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- Thai and English Consonantal Sounds: a Problem or a Potential for EFL Learning? Monthon Kanokpermpoon, ABAC Journal, V.27,N.1.
This paper aims to examine similarities and differences between Thai and English consonants. It determines areas of difficulties when Thai students try to pronounce English consonantal sounds. It is found that English sounds which do not occur in the Thai phonology tend to pose great difficulty for Thai students to utter. Those sounds include /g/, /v/, /T/, /D/, /z/, /S/, /Z/, /tS/, and /dZ/. Sounds which exist in Thai but can occur in different environment, i.e. syllable position, are also prone to be difficult to pronounce. Such examples are /f/ and /s/. To tackle the problem of sounds nonexistent in Thai, Thai students are likely to substitute Thai sounds for the English sounds. In addition, the phenomenon where /l/ and /R/ are used interchangeably in Thai tends to be transferred in pronouncing /l/ and /r/ in English with great challenges.
- Remembering Mary Haas's Work on Thai, James A Matisoff
Mary Haas eventually became one of the leading Thai specialists in the world outside of Thailand, taking her place in a select group that included three other towering scholars of her generation. Needless to say, each of these four possessed unique strengths and pursued complementary interests.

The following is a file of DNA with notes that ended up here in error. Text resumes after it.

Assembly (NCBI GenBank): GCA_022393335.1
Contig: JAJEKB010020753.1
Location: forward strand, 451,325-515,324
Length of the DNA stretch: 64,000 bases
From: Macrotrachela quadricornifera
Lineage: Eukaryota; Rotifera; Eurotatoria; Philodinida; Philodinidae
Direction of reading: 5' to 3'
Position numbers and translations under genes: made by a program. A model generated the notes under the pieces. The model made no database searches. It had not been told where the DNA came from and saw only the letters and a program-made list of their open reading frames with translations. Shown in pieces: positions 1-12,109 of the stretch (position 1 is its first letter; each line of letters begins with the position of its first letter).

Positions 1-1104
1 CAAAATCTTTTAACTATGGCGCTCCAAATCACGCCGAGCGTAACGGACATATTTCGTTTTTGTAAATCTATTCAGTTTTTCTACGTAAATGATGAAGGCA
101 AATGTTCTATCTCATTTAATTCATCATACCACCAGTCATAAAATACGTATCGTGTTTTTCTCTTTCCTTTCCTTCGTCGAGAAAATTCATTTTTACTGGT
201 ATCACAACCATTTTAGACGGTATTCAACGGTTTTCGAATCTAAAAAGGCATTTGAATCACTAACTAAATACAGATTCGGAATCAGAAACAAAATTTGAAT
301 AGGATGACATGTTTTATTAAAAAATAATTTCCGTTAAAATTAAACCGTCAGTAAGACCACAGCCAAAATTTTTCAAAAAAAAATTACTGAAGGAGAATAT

The late André-Georges HAUDRICOURT was a quintessential French scholar of the old school, a botanist and theoretician of diachronic linguistics; not a fieldworker, he was content to sit in his cluttered apartment and make brilliant deductions (often on the basis of crudely recorded old data) about the phonological history of all the language families of Southeast Asia, among them Tai.
The career of LI Fang Kuei followed a curiously similar trajectory to that of Haas in some respects. Like her, he was a student of Sapir, and was trained in Amerindian linguistics. He applied Western fieldwork techniques to his meticulous recording of the Tai languages and dialects of China, culminating in his reconstruction of Proto-Tai (1977); he succeeded in demonstrating the nature of the relationship between Tai proper and its closest kin, the Kam-Sui languages (1965). In China today he is perhaps most famous for having developed an influential new system of reconstruction for Old Chinese. Along with Y.R. Chao, he must be reckoned one of the greatest Chinese linguists of the 20th century.
William J. GEDNEY is the most Thaiicized scholar in this group. Perfectly fluent in spoken Siamese, he carried out extensive fieldwork on Tai dialects in the 1950's and 1960's in remote corners of Thailand, Laos, Cambodia, and Vietnam, as well as in Hongkong and Taiwan, discovering such wonders as the Saek language of Nakhon Phanom province, which alone among all known Tai dialects preserves Proto-Tai final *-l.
- Spoken Thai, Mary Haas, 1945